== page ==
Higher Visceral Fat Area Increases the Risk of Vitamin D Insufficiency and Deficiency in Chinese Adults

Meilin Zhang; Ping Li; Yufeng Zhu; Hong Chang; Xuan Wang; Weiqiao Liu; Yuwen Zhang; Guowei Huang

Disclosures

Nutr Metab. 2015;12(50) 

In This Article

Abstract

Background: Visceral fat area (VFA), a novel sex-specific index for visceral fat obesity (VFO) might play a major role in the development of vitamin D deficiency. However, the association between VFA and vitamin D insufficiency and deficiency in Chinese population is less clear. The aim of this study was to explore the population-level association between VFA and vitamin D insufficiency and deficiency among Chinese men and women.

Methods: This cross-sectional study involved 1105 adults aged 20–70 years living in Tianjin who were randomly selected and medically examined. All subjects underwent the bioelectrical impedance analysis (BIA) method to estimate the VFA. Serum 25-hydroxyvitamin D3 (25(OH) D3) level was assayed by the high-performance liquid chromatography (HPLC) method and defined insufficiency and deficiency following recommended cutoffs. The association between VFA and vitamin D insufficiency and deficiency was estimated using binary regression analysis.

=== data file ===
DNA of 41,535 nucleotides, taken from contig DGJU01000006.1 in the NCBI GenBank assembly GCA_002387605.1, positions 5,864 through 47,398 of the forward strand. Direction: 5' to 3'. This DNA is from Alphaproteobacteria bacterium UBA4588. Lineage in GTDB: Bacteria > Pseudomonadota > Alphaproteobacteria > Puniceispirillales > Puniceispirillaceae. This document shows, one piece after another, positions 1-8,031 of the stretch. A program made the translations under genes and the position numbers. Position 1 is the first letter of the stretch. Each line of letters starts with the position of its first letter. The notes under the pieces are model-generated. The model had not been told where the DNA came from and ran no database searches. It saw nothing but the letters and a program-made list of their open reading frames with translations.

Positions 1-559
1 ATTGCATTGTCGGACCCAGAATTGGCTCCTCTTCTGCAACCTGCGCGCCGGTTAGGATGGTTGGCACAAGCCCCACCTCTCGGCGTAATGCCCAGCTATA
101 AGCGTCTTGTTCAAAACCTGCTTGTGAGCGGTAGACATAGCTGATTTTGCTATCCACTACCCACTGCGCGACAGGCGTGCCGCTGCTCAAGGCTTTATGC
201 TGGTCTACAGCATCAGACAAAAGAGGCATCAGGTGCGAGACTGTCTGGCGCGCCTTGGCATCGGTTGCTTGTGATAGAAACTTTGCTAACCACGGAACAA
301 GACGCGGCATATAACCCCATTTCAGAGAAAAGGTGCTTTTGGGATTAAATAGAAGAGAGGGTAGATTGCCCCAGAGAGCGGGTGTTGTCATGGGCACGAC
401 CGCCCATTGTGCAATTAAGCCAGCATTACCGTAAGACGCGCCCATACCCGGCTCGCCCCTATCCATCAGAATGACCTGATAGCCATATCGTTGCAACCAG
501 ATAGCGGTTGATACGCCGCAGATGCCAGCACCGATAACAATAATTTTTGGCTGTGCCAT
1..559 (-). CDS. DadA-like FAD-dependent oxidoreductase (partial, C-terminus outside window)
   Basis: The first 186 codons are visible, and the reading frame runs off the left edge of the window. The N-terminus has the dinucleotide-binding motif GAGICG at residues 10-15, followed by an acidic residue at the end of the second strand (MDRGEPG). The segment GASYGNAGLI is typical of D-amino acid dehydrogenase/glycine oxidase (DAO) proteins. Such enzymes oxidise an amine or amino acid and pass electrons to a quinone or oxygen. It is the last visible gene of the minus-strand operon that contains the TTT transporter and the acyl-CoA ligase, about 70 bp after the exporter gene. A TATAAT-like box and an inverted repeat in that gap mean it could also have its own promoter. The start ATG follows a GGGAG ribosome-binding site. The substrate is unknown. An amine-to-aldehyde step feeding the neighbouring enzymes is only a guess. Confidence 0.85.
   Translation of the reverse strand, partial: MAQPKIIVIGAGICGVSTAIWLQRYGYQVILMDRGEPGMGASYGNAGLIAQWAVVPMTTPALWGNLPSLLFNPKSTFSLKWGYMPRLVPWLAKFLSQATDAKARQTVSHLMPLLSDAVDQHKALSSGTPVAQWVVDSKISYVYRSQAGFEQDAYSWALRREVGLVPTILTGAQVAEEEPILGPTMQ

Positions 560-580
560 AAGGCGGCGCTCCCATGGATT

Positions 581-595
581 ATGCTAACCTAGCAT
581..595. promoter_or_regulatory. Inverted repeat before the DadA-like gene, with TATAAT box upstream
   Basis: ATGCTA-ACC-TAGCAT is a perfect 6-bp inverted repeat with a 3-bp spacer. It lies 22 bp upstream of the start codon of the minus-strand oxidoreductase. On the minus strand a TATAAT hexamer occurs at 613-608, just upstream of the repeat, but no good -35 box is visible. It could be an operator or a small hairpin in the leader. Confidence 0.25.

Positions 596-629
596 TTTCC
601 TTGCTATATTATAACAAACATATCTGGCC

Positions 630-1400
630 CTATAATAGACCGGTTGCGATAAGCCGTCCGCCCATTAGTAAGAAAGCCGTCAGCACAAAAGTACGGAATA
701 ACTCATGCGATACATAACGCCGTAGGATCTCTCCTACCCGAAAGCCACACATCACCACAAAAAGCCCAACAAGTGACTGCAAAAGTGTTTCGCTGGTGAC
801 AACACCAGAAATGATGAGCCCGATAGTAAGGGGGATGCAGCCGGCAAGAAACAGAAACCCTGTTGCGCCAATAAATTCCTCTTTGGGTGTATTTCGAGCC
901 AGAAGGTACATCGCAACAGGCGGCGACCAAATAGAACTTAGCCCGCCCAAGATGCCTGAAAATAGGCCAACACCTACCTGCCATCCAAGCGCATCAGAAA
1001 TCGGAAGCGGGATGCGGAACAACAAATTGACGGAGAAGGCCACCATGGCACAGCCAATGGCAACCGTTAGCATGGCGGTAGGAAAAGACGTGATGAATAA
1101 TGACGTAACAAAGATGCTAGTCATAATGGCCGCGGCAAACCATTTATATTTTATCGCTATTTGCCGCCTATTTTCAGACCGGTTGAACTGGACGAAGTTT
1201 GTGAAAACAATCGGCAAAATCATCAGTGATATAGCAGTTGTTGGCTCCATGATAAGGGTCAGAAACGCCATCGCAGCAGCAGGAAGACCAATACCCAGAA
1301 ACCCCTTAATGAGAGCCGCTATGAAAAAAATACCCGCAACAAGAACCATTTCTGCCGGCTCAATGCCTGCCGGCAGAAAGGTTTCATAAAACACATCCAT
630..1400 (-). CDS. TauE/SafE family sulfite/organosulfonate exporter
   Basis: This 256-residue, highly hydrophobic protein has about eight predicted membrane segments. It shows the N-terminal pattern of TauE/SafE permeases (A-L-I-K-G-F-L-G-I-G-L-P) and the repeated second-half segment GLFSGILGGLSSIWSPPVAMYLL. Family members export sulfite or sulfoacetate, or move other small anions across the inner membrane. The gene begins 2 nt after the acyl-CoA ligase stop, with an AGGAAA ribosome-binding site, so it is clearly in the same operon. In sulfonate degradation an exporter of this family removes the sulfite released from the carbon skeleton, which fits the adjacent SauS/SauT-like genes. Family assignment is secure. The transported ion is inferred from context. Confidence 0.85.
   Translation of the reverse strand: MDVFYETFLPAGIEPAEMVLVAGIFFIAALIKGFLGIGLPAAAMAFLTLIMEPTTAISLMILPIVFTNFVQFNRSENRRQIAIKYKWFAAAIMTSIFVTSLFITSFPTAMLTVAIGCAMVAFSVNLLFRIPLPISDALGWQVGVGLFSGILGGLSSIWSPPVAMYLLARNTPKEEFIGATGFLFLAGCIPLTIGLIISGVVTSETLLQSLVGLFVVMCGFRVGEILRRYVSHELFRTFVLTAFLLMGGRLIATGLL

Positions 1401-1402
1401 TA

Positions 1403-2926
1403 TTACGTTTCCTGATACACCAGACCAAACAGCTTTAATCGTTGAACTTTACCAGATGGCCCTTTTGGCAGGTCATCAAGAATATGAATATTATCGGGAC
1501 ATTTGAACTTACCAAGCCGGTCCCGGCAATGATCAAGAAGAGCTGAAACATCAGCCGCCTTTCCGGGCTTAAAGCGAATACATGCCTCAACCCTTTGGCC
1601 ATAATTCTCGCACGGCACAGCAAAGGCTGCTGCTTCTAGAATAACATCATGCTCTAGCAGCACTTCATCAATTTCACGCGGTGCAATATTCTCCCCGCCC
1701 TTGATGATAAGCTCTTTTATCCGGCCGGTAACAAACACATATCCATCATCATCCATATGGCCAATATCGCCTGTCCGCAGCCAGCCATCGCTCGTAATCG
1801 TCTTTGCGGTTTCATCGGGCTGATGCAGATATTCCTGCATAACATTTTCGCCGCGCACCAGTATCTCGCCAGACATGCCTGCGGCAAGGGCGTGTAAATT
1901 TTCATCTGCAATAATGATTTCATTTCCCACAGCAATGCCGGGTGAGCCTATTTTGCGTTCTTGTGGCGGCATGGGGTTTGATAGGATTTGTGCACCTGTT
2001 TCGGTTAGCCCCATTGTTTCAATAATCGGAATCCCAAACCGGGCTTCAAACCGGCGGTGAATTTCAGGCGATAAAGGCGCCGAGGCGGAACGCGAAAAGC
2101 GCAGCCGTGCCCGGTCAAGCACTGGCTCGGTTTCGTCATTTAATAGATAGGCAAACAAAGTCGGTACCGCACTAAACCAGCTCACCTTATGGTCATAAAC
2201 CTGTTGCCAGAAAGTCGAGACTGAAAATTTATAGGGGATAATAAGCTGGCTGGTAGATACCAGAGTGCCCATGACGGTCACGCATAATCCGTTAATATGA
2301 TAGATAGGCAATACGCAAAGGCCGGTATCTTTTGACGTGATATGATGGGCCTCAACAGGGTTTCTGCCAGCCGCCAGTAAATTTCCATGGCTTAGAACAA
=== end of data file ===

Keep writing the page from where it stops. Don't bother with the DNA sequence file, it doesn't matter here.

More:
Results: The total prevalence of vitamin D insufficiency (25(OH) D3: 20–29 μg/L) and deficiency (25(OH) D3 <20 μg/L) were 26.60 % and 24.89 %, respectively. Significant negative association was observed for VFA with serum 25(OH) D3 levels in men and pre-menopausal women (P<0.05), not in post-menopausal women (P >0.05). Moreover, increased VFA was observed to be associated with higher vitamin D insufficiency or deficiency risk with a positive dose–response trend (P for trend<0.001). As compared to individuals with the lowest VFA, those who had the highest VFA were at 4.9-fold risk of vitamin D insufficiency and deficiency [95 % confidence interval (95 % CI): 1.792–13.365] in men and 1.8-fold risk of vitamin D insufficiency and deficiency (95 % CI: 1.051–3.210) in pre-menopausal women, but not in post-menopausal women [odds ratio (OR) (95 % CI): 2.326(0.903–5.991)].

Conclusions: These results suggest that higher VFA increases the risk of vitamin D insufficiency and deficiency in men and pre-menopausal women, but not in post-menopausal women. VFA is a better and convenience surrogate marker for visceral adipose measurement and could be used in identifying the risk of vitamin D insufficiency and deficiency in routine health examination.

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